Wednesday, October 24, 2012

Why "Premium" Channels Might Be Early to Go "Consumer Direct"

Up to this point, U.S. video programmers have largely resisted moves to shift delivery channels for their content away from video service providers for one simple reason. Doing so serves their financial interests.

So what observers will continue to watch for are any developments that weaken the revenue stream generated by the video service distributors.

Up to this point, it looks as though the  "premium" channels, not supported by advertising and requiring an incremental charge, are likely to be early bellwethers. Netflix certainly believes that will happen.

The reason is that such channels are most similar in fundamental ways to the value provided bu product substitutes such as Netflix, featuring heavy amounts of movie and other prerecorded material, rather than "live" events and content such as sports, news and weather. 

"Cord frayers" are those customers  who have downgraded their cable TV packages instead of cutting the cord completely. And it makes sense that adoption of Internet streamed video might have a correlation with such behavior, if in fact online-delivered video is a functional product substitute.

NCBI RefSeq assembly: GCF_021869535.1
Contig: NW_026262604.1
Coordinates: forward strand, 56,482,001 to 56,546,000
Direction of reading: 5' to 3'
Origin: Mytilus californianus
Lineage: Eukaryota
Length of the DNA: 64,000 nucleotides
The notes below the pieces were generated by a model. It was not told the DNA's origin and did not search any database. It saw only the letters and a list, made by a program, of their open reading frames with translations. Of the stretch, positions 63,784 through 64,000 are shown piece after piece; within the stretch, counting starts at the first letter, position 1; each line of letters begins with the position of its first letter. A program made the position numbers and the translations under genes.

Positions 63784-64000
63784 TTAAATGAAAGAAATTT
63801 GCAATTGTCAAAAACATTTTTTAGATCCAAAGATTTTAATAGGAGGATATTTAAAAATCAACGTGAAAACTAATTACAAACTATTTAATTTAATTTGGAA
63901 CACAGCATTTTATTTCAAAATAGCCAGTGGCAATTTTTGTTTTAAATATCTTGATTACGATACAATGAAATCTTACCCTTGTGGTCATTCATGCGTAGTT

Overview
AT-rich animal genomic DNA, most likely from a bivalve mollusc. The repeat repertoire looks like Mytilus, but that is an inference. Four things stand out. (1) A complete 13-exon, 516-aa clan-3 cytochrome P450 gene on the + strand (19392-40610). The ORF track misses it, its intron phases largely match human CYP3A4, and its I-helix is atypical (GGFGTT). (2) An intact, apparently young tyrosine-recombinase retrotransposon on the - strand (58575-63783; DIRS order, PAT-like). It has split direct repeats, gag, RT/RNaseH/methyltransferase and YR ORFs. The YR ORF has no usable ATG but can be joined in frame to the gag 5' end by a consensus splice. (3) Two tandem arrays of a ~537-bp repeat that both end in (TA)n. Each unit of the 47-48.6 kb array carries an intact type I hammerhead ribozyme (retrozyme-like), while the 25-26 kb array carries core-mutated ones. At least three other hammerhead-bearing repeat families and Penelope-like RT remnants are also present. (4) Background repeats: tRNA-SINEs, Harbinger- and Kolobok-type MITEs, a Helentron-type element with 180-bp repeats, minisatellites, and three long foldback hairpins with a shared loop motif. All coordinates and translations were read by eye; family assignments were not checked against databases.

According to an October 2012  study by company Market Strategies, 25 percent of  U.S. Internet users have dropped premium channel service in the past two years. 

The Market Strategies survey found that 46 percent of respondents cancelled one or more premium channels and, to save money, 44 percent downgraded to a less expensive TV package. 


As you might guess, "cord frayer customers" watch slightly less live TV than other viewers. That makes sense if Netflix and other services are largely substitutes for pre-recorded content, rather than live content. 

When asked if they watched less regularly scheduled TV or pay per view because of streaming, 33 percent of cord frayers said “yes,” compared to only 20 percent of other video customers. 

All of that suggests that the premium channels ultimately will be among the first major programming suppliers to make a major move to embrace "direct to consumer" distribution using streaming. 

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